Shortly after the Sept. 11th attacks in 2001, Mary Rohlfing decided to give up her tenured professorship at Boise State and become a farmer.
“I felt that we needed to, on a grand scale, rethink how we were doing everything,” Rohlfing said of the nation as she collected duck eggs on a recent cold winter morning. “And it seemed to me that one of the big changes we could make to be more self-sufficient and safe in the world was to begin to eat more food that was grown closer to where we lived.”
Rohlfing succeeded in doing just that on Morning Owl Farm, eight acres of Foothills land in northeast Boise. She credits her small army of ducks for much of that success: They’ve helped clear the land of weeds and insects; they’ve dramatically increased the fertility of the soil and they lay more than a hundred eggs a day.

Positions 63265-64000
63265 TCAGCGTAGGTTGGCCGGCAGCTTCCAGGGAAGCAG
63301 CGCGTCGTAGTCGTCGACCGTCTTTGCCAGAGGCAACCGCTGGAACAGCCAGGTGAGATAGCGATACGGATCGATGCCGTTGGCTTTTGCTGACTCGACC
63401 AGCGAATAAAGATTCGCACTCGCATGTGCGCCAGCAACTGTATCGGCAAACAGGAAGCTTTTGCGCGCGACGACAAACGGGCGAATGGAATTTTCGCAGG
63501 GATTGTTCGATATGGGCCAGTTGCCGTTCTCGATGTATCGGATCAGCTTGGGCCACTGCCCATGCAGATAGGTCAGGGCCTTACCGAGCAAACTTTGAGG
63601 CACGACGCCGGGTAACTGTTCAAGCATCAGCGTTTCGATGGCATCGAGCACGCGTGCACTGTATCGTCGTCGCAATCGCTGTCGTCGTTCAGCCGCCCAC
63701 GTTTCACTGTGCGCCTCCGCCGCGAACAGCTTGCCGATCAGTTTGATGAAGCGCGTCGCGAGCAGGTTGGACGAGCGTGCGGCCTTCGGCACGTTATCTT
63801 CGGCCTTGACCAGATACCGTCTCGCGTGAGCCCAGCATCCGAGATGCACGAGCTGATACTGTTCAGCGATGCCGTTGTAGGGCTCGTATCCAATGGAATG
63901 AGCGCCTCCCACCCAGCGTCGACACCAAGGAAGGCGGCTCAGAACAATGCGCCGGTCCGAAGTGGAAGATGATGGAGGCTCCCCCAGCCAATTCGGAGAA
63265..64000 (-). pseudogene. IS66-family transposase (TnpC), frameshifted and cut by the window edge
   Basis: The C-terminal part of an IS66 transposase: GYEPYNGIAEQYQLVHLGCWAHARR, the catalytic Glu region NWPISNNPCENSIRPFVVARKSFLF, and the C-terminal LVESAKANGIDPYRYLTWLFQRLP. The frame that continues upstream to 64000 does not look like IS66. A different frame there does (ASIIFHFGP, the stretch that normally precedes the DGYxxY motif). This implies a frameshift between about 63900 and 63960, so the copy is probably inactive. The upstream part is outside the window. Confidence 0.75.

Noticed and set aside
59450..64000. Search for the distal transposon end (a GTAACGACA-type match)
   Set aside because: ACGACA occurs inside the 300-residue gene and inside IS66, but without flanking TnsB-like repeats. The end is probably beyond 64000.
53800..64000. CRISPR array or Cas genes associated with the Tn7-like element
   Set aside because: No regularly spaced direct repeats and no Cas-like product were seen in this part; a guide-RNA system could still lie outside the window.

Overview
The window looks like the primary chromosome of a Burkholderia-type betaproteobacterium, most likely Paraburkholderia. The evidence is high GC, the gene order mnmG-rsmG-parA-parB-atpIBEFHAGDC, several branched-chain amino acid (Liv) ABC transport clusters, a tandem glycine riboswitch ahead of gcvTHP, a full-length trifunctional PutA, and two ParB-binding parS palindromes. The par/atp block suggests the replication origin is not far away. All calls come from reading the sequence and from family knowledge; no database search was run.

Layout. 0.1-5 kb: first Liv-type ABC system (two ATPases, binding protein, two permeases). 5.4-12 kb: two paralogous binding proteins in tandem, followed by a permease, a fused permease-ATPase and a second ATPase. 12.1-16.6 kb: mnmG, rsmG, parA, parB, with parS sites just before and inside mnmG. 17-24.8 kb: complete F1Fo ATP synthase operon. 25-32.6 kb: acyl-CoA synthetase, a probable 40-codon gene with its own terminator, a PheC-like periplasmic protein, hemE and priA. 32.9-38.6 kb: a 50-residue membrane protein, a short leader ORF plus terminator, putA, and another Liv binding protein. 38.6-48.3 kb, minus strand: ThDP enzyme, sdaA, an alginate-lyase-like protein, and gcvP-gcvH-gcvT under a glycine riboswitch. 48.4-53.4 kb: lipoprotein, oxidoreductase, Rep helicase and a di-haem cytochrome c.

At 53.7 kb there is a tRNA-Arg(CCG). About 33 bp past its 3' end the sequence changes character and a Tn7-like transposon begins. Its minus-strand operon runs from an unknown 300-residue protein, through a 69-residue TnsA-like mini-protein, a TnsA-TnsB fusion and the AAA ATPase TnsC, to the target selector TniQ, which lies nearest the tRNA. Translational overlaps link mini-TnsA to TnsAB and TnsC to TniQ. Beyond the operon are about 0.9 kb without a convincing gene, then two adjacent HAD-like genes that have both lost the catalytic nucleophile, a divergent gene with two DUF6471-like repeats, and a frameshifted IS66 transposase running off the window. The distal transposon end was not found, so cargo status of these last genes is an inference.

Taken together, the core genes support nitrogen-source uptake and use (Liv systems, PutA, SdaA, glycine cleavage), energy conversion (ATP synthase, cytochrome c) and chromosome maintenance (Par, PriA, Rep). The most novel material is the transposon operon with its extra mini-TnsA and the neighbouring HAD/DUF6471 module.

And yet, like many local farmers, Rohlfing can’t charge what it actually costs to maintain her ducks and produce those eggs. She called it “the dirty secret of local food,” a clash between idealism and economic reality that she worries could cloud the future of the local-food movement.
In the Dec. 21 BW, I spend time with Rohlfing and learn about ducks, agricultural diversity and the complex challenges that face local food farmers.